DermatitisSuccess is not the result of spontaneous combustion; you must set yourself on fire. - Reggie Leach
Home Acne Eczema (Dermatitis) Psoriasis Cold Sores Canker Sores Stretch Marks
spc Bd 1 Bd 3
 
Share This Page

Information on Eczema (Dermatitis). Causes, Symptoms, Prevention and Cure.

Find an eczema medication.

What Is Eczema?

Information on Eczema (Dermatitis). Causes, Symptoms, Prevention and Cure.

Eczema (dermatitis) is a condition in which the skin becomes irritated, red, itchy, and dry and occasionally results in small, fluid-filled bumps that become moist and ooze. The most common form of eczema is atopic dermatitis and is most often seen in infants and teens. The word “atopic” describes conditions that occur when someone is overly sensitive to allergens in their environments. These may include pollens, molds, dust, deodorants, animal danger and certain foods. “Dermatitis” means that the skin is inflamed, red or sore.

Causes of Eczema

There are many forms of eczema. Doctors don’t know what exactly causes it, but they believe it is caused by a difference in the way a person’s immune system reacts to things. It is also thought to be a hereditary condition, being genetically linked. Patients with atopic eczema are sensitive to allergens in the environments which are harmless to others. They experience excessive reactions by the immune system producing inflamed, irritated and sore skin.

Eczema Symptoms

Symptoms may vary from person to person, but you might notice you are prone to getting itchy rashes in places like where your elbow bends; on the back of the knees, ankles, and wrists; and on the face, neck, and upper chest. Eczema may appear on any part of the body.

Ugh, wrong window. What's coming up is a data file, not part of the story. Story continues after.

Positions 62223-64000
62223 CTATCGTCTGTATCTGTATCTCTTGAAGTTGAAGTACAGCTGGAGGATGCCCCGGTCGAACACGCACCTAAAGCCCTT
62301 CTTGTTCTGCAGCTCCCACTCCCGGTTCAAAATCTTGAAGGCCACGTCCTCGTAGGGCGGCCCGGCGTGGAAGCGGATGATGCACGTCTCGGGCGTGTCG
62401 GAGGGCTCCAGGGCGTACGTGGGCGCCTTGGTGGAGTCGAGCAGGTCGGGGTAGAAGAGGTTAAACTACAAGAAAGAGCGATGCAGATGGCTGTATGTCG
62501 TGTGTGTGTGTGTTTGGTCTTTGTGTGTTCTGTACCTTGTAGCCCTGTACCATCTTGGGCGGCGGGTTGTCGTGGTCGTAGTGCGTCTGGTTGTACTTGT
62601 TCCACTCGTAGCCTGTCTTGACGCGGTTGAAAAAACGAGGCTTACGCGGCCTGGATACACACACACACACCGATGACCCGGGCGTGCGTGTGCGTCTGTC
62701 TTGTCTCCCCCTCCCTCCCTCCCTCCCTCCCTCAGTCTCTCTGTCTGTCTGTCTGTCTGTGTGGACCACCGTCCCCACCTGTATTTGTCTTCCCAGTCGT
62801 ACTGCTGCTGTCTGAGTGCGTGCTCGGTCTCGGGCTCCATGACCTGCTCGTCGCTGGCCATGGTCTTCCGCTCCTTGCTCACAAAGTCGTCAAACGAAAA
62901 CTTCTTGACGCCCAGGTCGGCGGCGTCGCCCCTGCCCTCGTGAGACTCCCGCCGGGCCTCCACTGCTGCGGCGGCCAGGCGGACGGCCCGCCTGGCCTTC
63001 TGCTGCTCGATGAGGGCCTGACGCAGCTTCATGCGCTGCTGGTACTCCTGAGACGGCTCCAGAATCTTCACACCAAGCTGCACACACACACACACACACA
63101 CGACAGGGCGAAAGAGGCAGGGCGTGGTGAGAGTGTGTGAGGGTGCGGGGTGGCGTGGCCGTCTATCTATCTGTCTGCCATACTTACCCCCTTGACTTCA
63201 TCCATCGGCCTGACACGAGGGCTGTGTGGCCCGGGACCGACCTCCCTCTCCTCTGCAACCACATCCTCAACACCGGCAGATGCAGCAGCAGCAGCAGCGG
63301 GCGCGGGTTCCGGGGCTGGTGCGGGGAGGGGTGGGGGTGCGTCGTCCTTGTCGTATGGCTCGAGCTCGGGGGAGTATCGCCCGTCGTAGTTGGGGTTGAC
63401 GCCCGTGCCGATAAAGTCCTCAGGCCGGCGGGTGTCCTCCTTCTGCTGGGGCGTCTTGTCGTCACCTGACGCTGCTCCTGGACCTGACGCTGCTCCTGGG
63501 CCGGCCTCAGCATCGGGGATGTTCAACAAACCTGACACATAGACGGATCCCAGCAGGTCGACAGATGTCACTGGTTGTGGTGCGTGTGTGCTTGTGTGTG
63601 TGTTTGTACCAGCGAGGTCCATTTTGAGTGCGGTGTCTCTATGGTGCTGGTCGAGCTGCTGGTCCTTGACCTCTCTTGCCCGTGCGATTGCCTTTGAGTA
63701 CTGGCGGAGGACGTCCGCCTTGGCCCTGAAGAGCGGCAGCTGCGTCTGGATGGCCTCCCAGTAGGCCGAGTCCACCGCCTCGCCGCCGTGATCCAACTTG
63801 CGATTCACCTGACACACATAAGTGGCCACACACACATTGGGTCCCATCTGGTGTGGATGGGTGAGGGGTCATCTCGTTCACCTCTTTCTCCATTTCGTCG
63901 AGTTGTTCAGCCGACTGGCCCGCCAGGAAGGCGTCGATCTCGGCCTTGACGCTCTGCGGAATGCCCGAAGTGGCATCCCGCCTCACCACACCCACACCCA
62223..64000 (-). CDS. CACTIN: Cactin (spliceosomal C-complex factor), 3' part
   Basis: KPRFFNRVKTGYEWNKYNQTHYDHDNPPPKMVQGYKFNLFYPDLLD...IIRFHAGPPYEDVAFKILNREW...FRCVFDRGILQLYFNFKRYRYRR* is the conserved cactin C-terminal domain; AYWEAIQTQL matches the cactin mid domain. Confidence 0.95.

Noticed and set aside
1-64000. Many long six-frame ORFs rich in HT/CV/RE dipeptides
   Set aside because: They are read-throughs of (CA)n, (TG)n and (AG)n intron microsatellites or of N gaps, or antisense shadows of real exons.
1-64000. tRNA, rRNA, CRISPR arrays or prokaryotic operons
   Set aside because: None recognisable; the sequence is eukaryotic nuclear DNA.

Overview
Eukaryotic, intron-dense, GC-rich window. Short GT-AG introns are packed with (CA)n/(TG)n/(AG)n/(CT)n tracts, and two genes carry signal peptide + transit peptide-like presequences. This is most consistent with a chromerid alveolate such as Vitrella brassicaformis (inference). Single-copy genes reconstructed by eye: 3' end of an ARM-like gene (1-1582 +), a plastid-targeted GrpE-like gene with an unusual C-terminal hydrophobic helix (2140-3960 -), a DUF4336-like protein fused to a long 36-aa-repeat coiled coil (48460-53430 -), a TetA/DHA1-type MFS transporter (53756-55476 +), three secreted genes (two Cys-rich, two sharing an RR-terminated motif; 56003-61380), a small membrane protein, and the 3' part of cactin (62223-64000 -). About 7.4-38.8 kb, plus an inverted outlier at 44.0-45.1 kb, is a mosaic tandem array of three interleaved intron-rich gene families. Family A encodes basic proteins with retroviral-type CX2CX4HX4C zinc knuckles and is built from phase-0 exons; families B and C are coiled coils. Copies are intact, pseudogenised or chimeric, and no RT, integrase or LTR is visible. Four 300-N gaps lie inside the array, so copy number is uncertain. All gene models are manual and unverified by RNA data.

Although eczema may look different from person to person, it is most often characterized by red, dry, itchy patches on the skin. Eczema is sometimes referred to as “the itch that rashes” in that the itch, when scratched, results in the appearance of the rash. What causes the itch? Irritants or triggers can cause the skin to become inflamed and itch.

Common triggers include:

  • Harsh detergents or disinfectants
  • Deodorant soaps
  • Fragranced lotions
  • Weather (hot, cold, humid, or dry)
  • Jewelry
  • Environmental allergens
  • Food allergens
  • Clothing (especially wool)
  • Sweating
  • Gloves
  • Dust mites
  • Animal saliva
  • Stress (emotional or mental)
  • Smoke

Prevention

There is no cure for eczema, but outbreaks can usually be avoided with some simple precautions. Avoid the specific triggers listed above and follow these tips:

  • Stay away from harsh detergents, deodorant soaps, or fragranced lotions.

  • Take a short, warm (not hot) bath or shower to prevent your skin drying out.

  • Apply an unfragranced moisturizer such as petroleum jelly to prevent itching and dryness.

  • Be aware of the fabrics your wear. Dress in cotton because it’s breathable and soft. Stay away from materials like wool or spandex that may cause a reaction.

  • Avoid stress, which can aggravate eczema and cause it to flare.